Monuments, the new movie from Chicago-based filmmaker Jack C. Newell, is a truly independent film that has has earned festival acclaim and warm critical reviews for its off-kilter approach to tough subject matter. It’s also exactly the kind of movie that no longer has any guarantee of a theatrical release.

In traditional film distribution, a distributor handles all marketing of a film, deciding if it will be released in theaters or online, and how. The biggest is Disney, and smaller ones include the well-respected IFC. Very generally speaking, the distributor promotes the film, and takes a cut of the box office receipts from theaters. When it works, it really works. But filmmakers sometimes complain that distributors tend to prefer films that fall into easily marketable genres, like superheroes or horror, because such films are easier to sell to mass audiences.

Untethered by pandemic disruption and inspired by a successful cat film festival, one independent theater is trying to disrupt the existing distribution system — starting with Monuments.

Row House Cinema, based in Pittsburgh, has branched out into film releasing to help other small independent theaters offer up thoughtful, small-scale, hard-to-pigeonhole indie films. Monuments is the first film that the theater’s new distribution arm, Row House Films, plans to release in the coming months. It is out today.

This is, as you’ve probably noticed, a strange time for movie theaters. Many are just reopening or just regaining their audiences. Rich Daughtridge, CEO of Warehouse Cinemas in Frederick, Maryland, notes that this past weekend brought a “total sense of relief” because not only did A Quiet Place Part II pull in $57 million, but Cruella pulled in respectable numbers as well — “a one-two punch as far as the box office.” He’s on the board and is the chair of the marketing committee for the Independent Cinema Alliance, which represents about 300 members with 5,500 screens in 800 locations.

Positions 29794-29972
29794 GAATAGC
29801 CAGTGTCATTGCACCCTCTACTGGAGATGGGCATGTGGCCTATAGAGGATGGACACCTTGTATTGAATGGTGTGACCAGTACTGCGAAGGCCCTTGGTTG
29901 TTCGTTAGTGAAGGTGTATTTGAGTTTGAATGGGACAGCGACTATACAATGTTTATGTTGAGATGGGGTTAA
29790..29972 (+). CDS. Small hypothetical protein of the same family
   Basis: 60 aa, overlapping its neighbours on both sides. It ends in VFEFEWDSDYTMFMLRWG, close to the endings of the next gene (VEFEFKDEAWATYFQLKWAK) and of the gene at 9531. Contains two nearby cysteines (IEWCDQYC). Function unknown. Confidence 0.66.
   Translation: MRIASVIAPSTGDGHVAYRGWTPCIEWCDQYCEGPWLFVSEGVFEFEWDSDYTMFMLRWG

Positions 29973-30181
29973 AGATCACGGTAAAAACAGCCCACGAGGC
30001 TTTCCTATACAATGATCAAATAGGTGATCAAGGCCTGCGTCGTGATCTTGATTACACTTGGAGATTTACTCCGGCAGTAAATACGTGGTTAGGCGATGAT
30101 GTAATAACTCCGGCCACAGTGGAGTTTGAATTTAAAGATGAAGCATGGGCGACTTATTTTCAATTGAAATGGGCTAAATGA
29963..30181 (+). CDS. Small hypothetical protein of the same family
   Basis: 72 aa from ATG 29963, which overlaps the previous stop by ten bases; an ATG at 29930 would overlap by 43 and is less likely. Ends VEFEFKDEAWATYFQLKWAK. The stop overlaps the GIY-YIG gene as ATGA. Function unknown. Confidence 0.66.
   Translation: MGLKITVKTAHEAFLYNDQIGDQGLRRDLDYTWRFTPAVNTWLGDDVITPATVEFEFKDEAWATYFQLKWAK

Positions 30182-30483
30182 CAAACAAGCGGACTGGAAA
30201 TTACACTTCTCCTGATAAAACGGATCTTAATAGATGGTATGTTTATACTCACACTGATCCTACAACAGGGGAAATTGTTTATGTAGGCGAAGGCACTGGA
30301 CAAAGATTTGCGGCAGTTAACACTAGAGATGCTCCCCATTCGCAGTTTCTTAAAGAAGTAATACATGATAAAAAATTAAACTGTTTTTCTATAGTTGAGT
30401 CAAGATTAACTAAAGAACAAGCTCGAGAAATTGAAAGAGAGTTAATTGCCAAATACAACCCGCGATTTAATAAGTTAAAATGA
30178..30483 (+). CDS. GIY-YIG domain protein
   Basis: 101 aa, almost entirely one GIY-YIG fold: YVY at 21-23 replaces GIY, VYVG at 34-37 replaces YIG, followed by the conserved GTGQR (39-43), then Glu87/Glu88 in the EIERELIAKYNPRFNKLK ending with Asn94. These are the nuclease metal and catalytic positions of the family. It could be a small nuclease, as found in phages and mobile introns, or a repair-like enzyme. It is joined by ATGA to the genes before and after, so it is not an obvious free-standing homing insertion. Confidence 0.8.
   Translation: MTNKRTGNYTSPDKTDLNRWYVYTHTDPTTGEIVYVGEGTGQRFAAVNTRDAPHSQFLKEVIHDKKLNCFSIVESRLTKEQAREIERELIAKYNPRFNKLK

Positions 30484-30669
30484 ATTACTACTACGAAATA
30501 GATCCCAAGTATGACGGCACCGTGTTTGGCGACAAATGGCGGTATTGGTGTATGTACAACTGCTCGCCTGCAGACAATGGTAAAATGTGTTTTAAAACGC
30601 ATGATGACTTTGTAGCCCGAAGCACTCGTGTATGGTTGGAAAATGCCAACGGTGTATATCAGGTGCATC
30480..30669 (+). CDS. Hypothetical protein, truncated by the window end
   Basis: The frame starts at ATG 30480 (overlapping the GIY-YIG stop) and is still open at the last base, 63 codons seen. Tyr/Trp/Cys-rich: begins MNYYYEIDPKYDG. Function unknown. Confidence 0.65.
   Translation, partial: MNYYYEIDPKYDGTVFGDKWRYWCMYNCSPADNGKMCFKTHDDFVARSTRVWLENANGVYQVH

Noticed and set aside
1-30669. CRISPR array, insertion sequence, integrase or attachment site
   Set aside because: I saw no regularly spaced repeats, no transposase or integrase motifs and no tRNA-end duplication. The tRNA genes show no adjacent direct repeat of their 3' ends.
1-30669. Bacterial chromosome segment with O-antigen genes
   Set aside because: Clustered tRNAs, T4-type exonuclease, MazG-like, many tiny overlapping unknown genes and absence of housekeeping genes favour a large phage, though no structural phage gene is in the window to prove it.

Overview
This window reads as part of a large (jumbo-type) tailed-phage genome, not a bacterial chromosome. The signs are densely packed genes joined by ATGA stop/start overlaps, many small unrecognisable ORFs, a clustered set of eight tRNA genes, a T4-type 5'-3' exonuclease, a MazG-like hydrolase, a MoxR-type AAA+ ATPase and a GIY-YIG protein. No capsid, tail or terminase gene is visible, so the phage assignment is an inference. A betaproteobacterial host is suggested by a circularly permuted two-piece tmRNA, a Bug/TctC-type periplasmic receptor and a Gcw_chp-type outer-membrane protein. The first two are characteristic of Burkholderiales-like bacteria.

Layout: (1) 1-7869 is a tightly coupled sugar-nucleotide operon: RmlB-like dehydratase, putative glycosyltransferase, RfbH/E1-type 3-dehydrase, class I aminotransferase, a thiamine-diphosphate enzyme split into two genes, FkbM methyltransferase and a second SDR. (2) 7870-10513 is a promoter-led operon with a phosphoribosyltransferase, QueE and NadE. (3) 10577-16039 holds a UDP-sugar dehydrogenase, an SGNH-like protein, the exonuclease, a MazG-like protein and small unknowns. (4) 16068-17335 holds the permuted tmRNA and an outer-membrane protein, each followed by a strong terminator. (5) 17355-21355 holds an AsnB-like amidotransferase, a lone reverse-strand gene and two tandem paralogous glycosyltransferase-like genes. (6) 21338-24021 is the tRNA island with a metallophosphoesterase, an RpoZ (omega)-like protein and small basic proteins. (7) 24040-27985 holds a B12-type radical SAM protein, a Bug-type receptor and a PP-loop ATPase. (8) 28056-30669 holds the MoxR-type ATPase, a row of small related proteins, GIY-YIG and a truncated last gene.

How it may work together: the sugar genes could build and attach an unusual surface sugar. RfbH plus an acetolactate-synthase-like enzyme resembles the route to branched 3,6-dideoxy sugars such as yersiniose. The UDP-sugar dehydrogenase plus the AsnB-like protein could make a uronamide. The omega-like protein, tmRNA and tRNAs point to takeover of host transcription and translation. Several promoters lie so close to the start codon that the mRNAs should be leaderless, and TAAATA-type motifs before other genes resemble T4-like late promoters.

Even theaters that were able to stay open during the pandemic struggled to draw customers, he notes, because few big films came out, and big film distribution companies understandably weren’t spending as much to market their occasional theatrical releases. That left many theaters looking for ways to innovate, better promote themselves, and find new sources of revenue at a time when nothing was guaranteed. The federal government allocated $15 billion in December for indie theaters, live venues, and other cultural institutions, but not all theaters qualified.

Row House sees an opportunity in Monuments, a film that might have had trouble finding a niche even before COVID-19 exacerbated every challenge to the entire industry.

“A movie like Monuments, no studio or whatever is gonna make. It’s too idiosyncratic. It’s not a comedy or a drama and it’s not a horror film. It’s an American independent film,” explains Newell.

The film follows a professor (David Sullivan) who is so devastated by the sudden death of his wife Laura (Marguerite Moreau) that he refuses to part with her ashes, and continues to speak with a manifestation of her. He wrote it with Rebecca Fons, his wife, based on a story by her mother, Marianne Fons. The Chicago Sun-Times’ Richard Roeper called it a “wonderfully weird and decidedly offbeat gem.”